Tax Brackets, Many Caps Shape Your 2019 Money Moves
It's that time of year when you start to plan myriad money moves for 2019. Much depends on what you'll be permitted to do by tax rules, so it's crucial to get a handle on various limits on deductions, contributions and donations, not to mention rules governing 2019 tax brackets and rates.
So save a copy of this list. These numbers impact your strategy for everything from retirement savings to your charitable donations, gifting to your own loved ones, handling capital gains taxes, coping with the alternative minimum tax (AMT), digesting alimony expenses and figuring out whether you can deduct any of your medical expenses.
So here's IBD's list of key caps involving salary, contributions, deductions, 2019 tax brackets and more:
2019 Tax Brackets
- 2019 tax brackets and rates on ordinary income. Many tax calculations start with your income tax bracket and rate, so here are the new tax brackets and rates. Thanks to indexing, 2019 tax brackets have climbed by about 2% compared to 2018:
- Brackets and rates for capital gains. How your capital gains are taxed depends on how long you owned the asset. If you owned the asset a year or less, any profit you make is taxed as ordinary income, at the rates shown above. But if you owned the asset more than one year, it is taxed at a different rate. The highest rate, 20%, is much lower than the highest rate, 37%, that applies to ordinary income. Cap-gain tax brackets:
New Standard Deduction
- Standard deduction. The old $4,050 standard deduction is gone. For your 2018 tax return, the standard deductions are $12,000 for single filers and $24,000 for marrieds filing jointly. If you take the standard deduction rather than itemize on your 2019 return, the deduction for singles will be $12,200. The deduction for marrieds filing jointly will be $24,400.
- IRA contributions. For 2019, you can kick in up to $6,000 — up $500 vs. 2018 — plus as much as an additional $1,000 if you're age 50 or older.
- 401(k) and other employer-sponsored retirement plans. The 2019 limit has climbed $500 to $19,000. If you are 50 or older, you can sock away as much as $6,000 more as a catch-up contribution.
- Estate tax lifetime exemption. The new limit for each person giving gifts is $11.4 million in 2019, which means $22.8 million per couple. That's an increase from $11.18 million per person ($22.36 million per couple) in 2018.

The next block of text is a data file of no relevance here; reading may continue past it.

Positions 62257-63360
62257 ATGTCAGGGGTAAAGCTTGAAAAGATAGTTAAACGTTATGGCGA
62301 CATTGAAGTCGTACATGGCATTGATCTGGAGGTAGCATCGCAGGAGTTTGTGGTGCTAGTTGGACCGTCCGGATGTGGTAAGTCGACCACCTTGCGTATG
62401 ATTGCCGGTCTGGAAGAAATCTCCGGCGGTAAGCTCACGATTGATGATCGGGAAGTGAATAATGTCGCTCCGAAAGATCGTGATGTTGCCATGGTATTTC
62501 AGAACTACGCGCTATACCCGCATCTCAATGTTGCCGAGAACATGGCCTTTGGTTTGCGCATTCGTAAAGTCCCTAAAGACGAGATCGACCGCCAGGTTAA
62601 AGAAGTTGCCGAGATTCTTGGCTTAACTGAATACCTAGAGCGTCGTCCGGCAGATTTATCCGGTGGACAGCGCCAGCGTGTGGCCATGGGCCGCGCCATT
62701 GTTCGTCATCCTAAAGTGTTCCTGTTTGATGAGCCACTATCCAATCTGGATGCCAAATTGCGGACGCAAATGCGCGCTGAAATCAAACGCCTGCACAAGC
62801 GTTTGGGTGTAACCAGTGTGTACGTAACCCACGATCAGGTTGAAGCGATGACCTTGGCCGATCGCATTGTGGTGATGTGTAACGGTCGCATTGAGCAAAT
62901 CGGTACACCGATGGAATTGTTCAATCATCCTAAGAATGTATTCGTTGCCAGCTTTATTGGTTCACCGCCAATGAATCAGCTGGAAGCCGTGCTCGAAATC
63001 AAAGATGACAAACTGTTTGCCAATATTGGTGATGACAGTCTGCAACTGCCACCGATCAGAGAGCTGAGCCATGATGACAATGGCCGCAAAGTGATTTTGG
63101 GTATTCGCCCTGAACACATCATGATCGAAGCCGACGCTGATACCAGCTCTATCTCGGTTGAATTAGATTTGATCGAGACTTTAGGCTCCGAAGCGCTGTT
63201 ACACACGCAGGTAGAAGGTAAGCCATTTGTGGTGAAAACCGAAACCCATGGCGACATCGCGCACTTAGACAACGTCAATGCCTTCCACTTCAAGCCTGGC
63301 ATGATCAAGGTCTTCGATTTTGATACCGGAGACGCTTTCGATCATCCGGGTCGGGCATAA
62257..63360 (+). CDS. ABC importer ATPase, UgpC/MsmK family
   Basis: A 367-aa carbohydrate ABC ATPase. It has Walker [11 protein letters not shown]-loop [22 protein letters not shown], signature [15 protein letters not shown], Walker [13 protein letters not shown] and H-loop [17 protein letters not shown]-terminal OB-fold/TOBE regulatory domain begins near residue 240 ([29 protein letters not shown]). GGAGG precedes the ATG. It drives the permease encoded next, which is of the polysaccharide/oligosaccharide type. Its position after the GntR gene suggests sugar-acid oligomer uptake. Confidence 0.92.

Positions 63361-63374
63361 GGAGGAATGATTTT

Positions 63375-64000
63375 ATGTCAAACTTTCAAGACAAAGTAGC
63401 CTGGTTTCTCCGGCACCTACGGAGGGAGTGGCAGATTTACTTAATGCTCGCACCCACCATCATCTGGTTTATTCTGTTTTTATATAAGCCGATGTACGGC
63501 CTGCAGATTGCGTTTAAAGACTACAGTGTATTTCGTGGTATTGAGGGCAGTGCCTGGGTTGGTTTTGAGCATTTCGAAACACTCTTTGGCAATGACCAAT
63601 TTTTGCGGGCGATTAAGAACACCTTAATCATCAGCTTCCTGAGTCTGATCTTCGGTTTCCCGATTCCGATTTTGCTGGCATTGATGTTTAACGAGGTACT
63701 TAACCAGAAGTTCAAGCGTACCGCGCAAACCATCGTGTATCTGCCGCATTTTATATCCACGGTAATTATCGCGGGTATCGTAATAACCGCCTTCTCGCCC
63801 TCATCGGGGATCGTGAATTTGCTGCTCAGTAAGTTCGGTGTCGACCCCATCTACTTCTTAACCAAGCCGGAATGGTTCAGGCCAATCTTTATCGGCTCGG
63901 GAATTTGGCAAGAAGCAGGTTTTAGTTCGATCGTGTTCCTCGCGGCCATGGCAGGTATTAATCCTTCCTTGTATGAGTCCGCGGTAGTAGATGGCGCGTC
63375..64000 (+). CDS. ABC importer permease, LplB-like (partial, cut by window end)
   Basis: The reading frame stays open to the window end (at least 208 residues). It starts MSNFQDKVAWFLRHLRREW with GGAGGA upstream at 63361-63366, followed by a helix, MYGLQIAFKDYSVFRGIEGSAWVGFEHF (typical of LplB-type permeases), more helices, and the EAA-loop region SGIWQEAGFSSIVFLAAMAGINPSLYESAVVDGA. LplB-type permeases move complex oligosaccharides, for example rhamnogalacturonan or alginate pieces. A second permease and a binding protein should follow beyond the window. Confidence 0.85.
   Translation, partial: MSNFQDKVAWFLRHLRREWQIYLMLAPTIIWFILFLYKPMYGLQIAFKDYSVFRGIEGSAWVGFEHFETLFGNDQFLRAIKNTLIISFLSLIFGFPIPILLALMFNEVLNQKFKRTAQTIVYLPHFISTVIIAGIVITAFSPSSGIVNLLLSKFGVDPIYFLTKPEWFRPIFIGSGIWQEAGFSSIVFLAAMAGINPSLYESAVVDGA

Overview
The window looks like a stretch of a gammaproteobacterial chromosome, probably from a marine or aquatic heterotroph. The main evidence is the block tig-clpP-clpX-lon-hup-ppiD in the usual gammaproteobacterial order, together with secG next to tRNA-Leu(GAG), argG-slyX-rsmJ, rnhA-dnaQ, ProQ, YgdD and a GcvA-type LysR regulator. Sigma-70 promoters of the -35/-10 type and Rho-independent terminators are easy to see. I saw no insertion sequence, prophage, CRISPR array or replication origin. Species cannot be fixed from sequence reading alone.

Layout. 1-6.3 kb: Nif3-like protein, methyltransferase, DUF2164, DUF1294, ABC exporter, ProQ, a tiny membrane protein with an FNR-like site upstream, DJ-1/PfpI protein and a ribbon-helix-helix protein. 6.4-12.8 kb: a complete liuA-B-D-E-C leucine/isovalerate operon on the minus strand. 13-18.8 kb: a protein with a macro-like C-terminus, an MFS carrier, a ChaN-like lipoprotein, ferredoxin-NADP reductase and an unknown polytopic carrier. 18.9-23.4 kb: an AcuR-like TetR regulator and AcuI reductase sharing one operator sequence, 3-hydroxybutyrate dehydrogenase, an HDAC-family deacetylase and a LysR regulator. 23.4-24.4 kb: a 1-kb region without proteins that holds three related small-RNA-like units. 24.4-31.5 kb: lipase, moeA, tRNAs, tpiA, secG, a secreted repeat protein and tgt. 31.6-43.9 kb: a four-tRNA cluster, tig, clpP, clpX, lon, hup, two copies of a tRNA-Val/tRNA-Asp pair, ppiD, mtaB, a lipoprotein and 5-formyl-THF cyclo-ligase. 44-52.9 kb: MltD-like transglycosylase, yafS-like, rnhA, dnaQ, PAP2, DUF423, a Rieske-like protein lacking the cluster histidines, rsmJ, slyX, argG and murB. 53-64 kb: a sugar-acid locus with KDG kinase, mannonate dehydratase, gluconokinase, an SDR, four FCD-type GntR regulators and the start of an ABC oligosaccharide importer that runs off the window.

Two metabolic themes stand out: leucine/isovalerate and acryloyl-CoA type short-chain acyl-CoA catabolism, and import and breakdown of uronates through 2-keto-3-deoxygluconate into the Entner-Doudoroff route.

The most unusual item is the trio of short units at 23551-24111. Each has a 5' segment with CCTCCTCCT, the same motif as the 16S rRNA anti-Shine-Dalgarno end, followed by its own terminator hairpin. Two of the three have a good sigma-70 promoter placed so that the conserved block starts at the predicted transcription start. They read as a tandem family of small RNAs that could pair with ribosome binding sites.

- Gift tax exclusion. The annual cap will again be $15,000.
- Alimony. For divorce decrees issued after Dec. 31, 2018, alimony payments will not be tax-deductible. And any alimony you receive will no longer be taxable income. The old rules will continue to apply to decrees issued prior to Dec. 31. But the new rules apply to decrees issued in 2019. Also, if you modify your pre-2019 decree, you could be subject to the new rules.
Medical, Charitable Deductions
- Medical expense deduction. If you itemize on your return for 2019, you'll be able to deduct unreimbursed medical expenses that exceed 10% of your adjusted gross income (AGI). For your 2018 return, you can deduct unreimbursed medical expenses that top 7.5% of your AGI.
- Charitable donation deduction. The limit on the portion of cash gifts that you can deduct rose for returns from 2018 through 2025. In each year, you now can deduct cash gifts that amount to as much as 60% of your AGI. That's up from the previous limit of 50% of AGI.
- Qualified business income deduction. Small-business owners — partnerships, S corporations, and sole proprietorships — can now calculate their taxes by exempting 20% of all net business taxable income that the business earns, with limits.
One of those limits caps the 20% exemption at the greater of 50% of the wages paid to employees and reported on a W-2, or 25% of those wages plus 2.5% of the cost of depreciable property owned by the business, according to Tim Steffen, director of advanced planning for Baird Private Wealth Management. The deduction applies to returns for 2018 through 2025.